This sounds fantastic on paper, but in reality, it’s far from the amazing concept it advertises to be. You’ll be doing a lot of fighting in Remember Me, and so having a well-built combat engine goes a long way to fight off boredom from doing the same thing over and over again. The combo lab doesn’t resolve this, because the fact is you are only given up to four combinations to work with. The first one is a simple three-button combination, while the last is around nine hits. You never change these button presses, so throughout the game you’re doing the same four combinations. Even if you are seeing different animations due to the various Pressens in effect, it doesn’t stop it from becoming repetitive towards the last third of this seven-to-eight-hour adventure. The fight system isn’t for button mashers, as you need to time the next press accordingly, making the combat have a rhythm; but even then, I noticed that you could get away with bashing the next button in the combo sequence until it highlighted, throwing the need for rhythm out the window if you can memorise the correct button order.
Nilin also has the ability to use S-Pressens that will help her overcome tough battles. There are five in total and their use covers areas such as the ability to spam X or Y for continuous combos; invisibility, to sneak up to someone for a one-hit kill; and using machines as a bomb that sucks in all opponents and blows everything up together. S-Pressens require the use of one block of focus, which is a metre that grows every time Nilin hits an opponent or takes damage and will require a cooldown before it can be used again. If you save up enough focus, you can deal some destruction by using multiple S-Pressens at once. On the side of defence, the game incorporates the extremely popular Batman: Arkham mechanics of being able to dodge an incoming attack by pressing a button at the correct time (there is no parry, counter or blocking featured), signalled by a red exclamation mark above an enemy’s head. Combos can still be sustained after a dodge if continued within the limited time frame.
Remember Me is full of ideas that could potentially lead to something great but just fall short of hitting that mark. The memory remix is one such mechanic that happens only four times in the game. Nilin jumps into the assignment’s memory and watches a scene play out from a scripted perspective. Once over, the player is asked to rewind and look through footage for glaring glitches that can be altered to plant an alternative outcome to what the target originally had lived with. Not all glitches that are activated will bring the desired outcome, so there is some trial and error involved, but either way, the memory plays out differently and it’s nice to see the developers go into that much detail. I would have liked these to have been fleshed-out more, offering a more analytical approach to the situation and the surroundings, and being able to interact with more objects, but I understand that the focus of the game is on action. Memory remixing is also the game’s best way of making the player feel uneasy. You’re entering minds and readjusting their memories like rearranging food in a fridge, and one specific memory in the game will stick with me for a long time. I was left in disbelief that, even though it was a memory, the game let me do that.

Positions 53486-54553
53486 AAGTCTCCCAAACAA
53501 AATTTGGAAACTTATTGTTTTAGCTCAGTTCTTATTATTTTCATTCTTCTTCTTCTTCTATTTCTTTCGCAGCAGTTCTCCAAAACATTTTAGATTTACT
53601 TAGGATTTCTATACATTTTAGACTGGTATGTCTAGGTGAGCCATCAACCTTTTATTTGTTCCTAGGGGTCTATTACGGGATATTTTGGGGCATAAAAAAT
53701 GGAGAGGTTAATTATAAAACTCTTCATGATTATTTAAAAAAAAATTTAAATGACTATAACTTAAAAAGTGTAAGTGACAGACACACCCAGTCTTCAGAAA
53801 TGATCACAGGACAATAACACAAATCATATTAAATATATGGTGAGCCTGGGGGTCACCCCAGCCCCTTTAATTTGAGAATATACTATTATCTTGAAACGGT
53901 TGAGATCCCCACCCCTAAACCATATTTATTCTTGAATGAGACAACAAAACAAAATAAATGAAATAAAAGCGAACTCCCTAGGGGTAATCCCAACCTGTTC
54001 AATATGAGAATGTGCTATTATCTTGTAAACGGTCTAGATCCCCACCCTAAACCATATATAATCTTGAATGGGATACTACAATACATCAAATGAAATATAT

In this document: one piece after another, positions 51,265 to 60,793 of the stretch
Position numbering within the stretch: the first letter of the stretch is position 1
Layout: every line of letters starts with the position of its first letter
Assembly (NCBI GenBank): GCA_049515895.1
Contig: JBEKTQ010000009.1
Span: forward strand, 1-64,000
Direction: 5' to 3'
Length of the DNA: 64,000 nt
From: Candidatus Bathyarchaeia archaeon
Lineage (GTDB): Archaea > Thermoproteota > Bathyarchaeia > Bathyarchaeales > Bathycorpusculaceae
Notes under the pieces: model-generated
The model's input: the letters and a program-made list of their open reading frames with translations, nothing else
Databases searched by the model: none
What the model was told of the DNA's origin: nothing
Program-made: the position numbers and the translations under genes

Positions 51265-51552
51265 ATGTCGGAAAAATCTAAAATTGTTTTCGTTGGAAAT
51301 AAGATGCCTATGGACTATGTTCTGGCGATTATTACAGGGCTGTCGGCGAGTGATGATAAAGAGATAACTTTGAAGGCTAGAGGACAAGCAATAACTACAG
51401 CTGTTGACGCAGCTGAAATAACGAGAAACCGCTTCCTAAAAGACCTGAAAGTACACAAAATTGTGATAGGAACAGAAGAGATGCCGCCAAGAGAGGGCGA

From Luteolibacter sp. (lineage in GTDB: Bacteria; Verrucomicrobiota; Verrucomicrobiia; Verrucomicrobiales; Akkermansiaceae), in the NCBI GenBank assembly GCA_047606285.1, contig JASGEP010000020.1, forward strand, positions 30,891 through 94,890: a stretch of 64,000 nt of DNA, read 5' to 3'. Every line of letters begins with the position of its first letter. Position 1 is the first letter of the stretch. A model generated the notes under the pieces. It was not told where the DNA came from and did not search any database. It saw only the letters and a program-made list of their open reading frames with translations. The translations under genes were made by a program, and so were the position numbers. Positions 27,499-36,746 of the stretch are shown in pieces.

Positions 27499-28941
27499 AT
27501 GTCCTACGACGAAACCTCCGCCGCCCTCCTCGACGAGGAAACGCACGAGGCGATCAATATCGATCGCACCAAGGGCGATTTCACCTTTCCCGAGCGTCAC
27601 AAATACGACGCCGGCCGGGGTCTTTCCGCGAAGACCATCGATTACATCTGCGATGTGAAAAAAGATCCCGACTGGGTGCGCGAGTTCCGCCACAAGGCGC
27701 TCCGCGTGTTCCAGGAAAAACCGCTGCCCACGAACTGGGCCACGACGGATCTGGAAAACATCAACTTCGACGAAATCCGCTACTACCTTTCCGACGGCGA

The rest of the game revolves around Uncharted-inspired climbing dilemmas and actions that offer minimal freedom slotted between each combat arena. What’s even more bizarre is the game is constantly pointing out to you where to go with these little yellow waypoints. These aren’t even optional (I wouldn’t mind it assigned to a button to show this information), as waypoints hover on-screen at all times, be it the next ledge on a climbing sequence or a drop you need to fall down from. It has no trust in the player to let them just play, as if the Memorize cooperation doesn’t just have a grip on the population of Neo-Paris, but also on the playertaking on the role of Nilin. Have more trust in your audience, developers, because Neo-Paris deserves such freedom of exploration.
There are parts of Remember Me that are likeable – smart, even – and sit teetering on the brink of potential greatness. It helps that it’s backed up with an attractive location and strong atmosphere, which saddens me more that one of its core features – the combat – is not engaging enough to transfer the game into greatness. Mix that up with linearity and its simple climbing sections, and Remember Me is prevented from being anything more than a decent title that will most likely be forgotten by most and remembered by so few.